• (a) doesn’t see how to correct these stressor’s, and loses hope of improvement; or (b) s/he doesn’t want to correct them.

Each of these reasons is promoted by the person being psychologically wounded and unaware + making unwise role and relationship choices + lacking knowledge and problem-solving (“coping”) skills.  How does this compare with your belief about people who abandon their dependents, parents, and/or obligations?

How Can Abandonment Affect Kids and Adults?

Abandonment impacts occur when…

  • an unborn child is unwanted, resented, and mistreated,
  • one or both parents are harsh, unresponsive, and/or absent to a young child;
  • parents divorce, and the absent parent chooses little or no contact with their kids or ex,
  • a young child’s parent or caregiver dies or becomes mentally disabled,
  • young or overwhelmed parents give up a child for adoption,
  • biological parents turn over the care of their young child to an older sibling, relative, nanny, day-care adult, sitter, or au pair. And abandonment impacts occur when…
  • a young child is hospitalized for some time and deprived of regular contact with her/his mother or parents; and…
  • a parent chooses a job that requires her or him to be away from home for weeks or months at a time, like foreign military service.

Impacts on the Family System

To fully appreciate the causes and multi-level impacts of adult or child abandonment, view the affected multi-generational (“extended”) family as a dynamic system.  Psychological or physical abandonment changes a family system’s roles, roles, rituals, and traditions, subsystems, and social interactions in complex ways.

These concurrent changes cause temporary or long-term anxieties until family members adapt to them and stabilize.  They may lower the family’s nurturance level (“functionality”), and usually cause most or all well-bonded family members significant losses which need to be mourned over time.

Impacts on Children

The childhood and long-term effects of excessive parental absence can range from moderate to severe, depending on a child’s age, gender, their bond with the absent adult (weak > strong), and their extended family’s nurturance level (low > high). Common experience suggests that when young children are physically abandoned by a parent or caregiver – or if a primary caregiver is “emotionally unavailable” (can’t bond) – the kids are “badly hurt.” Their hurt is a mix of…

shock, if the abandonment was unexpected and/or explosive; and…

confusion – many mental questions and uncertainties about the abandonment and what it means; and…

shame (“low self-esteem”) – feeling unlovable and unworthy, even if other adults are genuinely nurturing and attentive; and perhaps their hurt includes…

guilt’s – feeling (irrationally) that they did something bad or wrong that caused the abandonment; and/or…

fears of (a) bonding with some or all adults / men / women; and that (b) their other caregivers may also abandon them, and they will die; and healthy kids feel …

grief over (a) involuntarily broken bonds, and later, (b) over lost hopes and fantasies of reunion.  If a child is raised in an ”anti-grief” family, s/he can unconsciously carry unfinished mourning into adulthood as periodic or chronic “depression.”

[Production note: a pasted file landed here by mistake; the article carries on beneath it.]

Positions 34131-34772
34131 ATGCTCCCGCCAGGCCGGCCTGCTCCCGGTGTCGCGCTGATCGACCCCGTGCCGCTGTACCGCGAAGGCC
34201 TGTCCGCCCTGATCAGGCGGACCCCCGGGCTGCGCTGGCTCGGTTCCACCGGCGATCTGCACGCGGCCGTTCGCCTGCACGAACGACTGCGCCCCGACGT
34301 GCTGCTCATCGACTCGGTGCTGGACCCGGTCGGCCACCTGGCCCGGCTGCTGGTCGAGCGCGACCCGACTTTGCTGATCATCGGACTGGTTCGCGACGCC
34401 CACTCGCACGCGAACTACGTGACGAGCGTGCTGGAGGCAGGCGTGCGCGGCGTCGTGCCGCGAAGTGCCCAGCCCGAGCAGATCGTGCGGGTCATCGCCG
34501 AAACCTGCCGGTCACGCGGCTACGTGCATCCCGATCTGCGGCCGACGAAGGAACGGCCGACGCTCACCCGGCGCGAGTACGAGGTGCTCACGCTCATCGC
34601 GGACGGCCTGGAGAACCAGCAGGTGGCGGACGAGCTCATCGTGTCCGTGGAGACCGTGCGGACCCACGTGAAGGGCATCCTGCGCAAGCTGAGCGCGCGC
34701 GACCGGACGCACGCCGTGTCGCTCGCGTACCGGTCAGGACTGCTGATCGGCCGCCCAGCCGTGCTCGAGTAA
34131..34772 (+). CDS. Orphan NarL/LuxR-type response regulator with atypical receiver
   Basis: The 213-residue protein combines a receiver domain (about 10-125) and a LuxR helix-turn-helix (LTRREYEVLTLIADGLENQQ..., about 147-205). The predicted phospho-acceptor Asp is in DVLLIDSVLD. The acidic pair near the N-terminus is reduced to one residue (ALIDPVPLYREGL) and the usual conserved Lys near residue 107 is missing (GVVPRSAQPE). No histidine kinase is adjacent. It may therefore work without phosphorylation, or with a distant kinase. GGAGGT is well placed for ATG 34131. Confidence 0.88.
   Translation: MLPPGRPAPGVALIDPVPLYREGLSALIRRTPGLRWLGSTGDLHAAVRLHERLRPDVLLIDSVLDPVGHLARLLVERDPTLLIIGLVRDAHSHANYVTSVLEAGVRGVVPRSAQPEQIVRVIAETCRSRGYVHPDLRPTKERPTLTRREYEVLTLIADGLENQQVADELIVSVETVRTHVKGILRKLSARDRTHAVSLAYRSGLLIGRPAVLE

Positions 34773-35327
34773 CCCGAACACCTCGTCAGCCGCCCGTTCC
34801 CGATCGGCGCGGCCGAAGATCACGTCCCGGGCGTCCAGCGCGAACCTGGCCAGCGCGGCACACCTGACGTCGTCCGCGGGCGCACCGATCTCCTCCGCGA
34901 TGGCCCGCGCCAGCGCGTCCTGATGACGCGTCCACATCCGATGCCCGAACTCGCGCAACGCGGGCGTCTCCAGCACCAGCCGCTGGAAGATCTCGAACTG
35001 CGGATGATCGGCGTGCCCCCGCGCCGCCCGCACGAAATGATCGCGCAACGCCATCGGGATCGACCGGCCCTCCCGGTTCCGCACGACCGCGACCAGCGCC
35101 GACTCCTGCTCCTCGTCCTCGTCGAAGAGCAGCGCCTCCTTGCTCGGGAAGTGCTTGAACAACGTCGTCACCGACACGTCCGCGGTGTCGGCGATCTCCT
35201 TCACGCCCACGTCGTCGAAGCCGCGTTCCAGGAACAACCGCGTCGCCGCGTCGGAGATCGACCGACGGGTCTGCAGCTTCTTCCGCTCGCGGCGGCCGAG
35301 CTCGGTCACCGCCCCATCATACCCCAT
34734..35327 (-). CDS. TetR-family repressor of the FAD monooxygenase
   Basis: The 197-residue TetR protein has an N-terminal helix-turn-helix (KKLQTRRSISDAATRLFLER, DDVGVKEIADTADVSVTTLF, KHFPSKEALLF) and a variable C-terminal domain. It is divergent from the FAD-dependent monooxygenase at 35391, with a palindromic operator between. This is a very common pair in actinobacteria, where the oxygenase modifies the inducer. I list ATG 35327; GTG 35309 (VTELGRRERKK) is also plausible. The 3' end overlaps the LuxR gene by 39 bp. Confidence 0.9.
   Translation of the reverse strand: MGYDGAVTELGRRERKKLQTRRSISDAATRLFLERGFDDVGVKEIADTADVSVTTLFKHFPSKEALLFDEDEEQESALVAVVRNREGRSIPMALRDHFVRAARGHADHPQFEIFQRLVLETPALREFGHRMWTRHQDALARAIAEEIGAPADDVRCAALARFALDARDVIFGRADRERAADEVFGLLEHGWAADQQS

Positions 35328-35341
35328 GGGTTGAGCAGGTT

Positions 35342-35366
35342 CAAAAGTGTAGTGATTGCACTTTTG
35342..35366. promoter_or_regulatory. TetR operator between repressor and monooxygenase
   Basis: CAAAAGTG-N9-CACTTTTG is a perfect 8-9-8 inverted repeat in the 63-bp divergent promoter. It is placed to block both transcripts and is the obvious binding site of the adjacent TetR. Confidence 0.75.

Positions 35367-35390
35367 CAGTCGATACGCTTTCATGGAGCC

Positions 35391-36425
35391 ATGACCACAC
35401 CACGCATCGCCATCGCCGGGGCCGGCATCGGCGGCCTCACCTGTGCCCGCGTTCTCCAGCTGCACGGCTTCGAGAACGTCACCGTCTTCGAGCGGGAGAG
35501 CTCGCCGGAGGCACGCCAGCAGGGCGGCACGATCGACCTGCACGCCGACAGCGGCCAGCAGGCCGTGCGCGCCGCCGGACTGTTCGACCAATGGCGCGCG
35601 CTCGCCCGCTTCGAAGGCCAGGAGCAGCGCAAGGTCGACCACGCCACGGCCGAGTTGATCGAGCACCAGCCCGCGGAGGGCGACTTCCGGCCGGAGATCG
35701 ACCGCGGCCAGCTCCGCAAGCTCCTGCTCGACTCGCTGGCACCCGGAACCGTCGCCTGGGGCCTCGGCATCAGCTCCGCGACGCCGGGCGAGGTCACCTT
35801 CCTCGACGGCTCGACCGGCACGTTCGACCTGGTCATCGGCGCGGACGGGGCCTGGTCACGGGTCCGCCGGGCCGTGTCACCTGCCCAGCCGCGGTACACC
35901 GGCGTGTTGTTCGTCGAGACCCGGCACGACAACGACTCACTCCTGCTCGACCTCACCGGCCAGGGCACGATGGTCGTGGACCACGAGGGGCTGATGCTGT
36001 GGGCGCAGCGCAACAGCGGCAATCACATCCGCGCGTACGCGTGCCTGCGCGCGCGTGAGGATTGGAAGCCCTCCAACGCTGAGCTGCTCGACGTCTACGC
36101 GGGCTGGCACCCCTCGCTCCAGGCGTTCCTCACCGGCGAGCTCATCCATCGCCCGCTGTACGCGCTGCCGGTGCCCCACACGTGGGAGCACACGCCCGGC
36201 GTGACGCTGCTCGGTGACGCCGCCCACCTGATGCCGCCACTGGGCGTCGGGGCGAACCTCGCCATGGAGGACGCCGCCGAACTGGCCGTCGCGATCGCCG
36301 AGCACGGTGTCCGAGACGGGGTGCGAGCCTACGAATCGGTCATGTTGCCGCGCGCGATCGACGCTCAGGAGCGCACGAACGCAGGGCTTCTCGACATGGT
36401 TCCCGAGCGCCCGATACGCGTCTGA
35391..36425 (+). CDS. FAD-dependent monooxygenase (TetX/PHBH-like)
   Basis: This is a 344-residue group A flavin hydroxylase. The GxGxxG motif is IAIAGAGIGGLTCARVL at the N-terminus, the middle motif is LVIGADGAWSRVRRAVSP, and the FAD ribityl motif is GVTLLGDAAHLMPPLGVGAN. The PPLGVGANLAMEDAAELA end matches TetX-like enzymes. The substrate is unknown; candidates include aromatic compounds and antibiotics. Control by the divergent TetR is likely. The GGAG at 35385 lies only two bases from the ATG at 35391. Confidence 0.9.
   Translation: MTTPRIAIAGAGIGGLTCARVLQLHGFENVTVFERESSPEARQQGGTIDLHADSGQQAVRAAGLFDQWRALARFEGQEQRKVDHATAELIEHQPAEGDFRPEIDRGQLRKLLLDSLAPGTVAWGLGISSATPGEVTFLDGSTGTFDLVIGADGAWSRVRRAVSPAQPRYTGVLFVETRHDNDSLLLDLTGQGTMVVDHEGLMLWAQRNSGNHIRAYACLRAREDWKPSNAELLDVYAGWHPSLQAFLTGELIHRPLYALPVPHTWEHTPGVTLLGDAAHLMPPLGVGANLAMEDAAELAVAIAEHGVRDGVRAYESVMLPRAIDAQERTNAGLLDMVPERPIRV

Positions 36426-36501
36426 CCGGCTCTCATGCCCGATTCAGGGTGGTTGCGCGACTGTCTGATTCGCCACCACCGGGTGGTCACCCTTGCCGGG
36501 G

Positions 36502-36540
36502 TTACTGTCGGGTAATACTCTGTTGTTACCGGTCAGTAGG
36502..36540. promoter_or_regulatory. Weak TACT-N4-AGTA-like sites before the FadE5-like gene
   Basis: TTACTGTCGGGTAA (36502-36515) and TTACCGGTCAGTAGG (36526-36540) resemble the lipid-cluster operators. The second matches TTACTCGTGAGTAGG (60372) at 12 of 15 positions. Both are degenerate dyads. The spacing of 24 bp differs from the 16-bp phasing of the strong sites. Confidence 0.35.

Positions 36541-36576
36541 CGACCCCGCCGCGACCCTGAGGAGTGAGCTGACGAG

Combined, these stressor’s can cause mixes of significant distrust, resentment, and anger that often carry into adulthood.  When combined with significant caregiver abuse and/or neglect, these stressor’s may inhibit the child’s ability to bond (“Reactive Attachment Disorder,” or RAD).

Another impact that may not become clear until adulthood is the effect of parental absence on a young child’s sense of gender identity.  Typical young girls need a father-figure’s affirmation and appreciation of their femininity. They also need consistent maternal modeling “how to be female” and delight in the daughter as a special, beloved girl.  Boys need to see how a father (“a man”) behaves, and to learn how to manage and appreciate their masculinity – specially how to relate to women and other men.

If these hurts are intense enough, an abandoned child can develop emotional numbness and/or selective “amnesia” (repression) to protect themselves from recalling and re-experiencing their abandonment trauma and losses.  One or more of their personality subselves may be living in the past, and still fear the searing pain of re-abandonment.

These effects are often magnified because parental and spousal abandonment usually signals (a) a low-nurturance (“dysfunctional”) home and childhood, and (b) significantly wounded and unaware caregivers and ancestors.

Minor kids can be also be stressed by other family members’ reactions to the abandonment.  If some family members scorn and vilify the adult or child who left, biological kids are forced to choose between loyalty to their absent parent or sibling, and other relatives.  Older, less-wounded kids may be able to detach and not align with either side without excessive guilt or anxiety.

Impact on Inner Kids

Parental abandonment pain can nourish the development of psychologically powerful inner children like these.  Each upset Child evokes one or more devoted Guardian subselves which ceaselessly try to soothe and protect them in various situations.  Collectively, these normal subselves can disable the resident true Self and detract from the development, self-confidence, and holistic health of the child.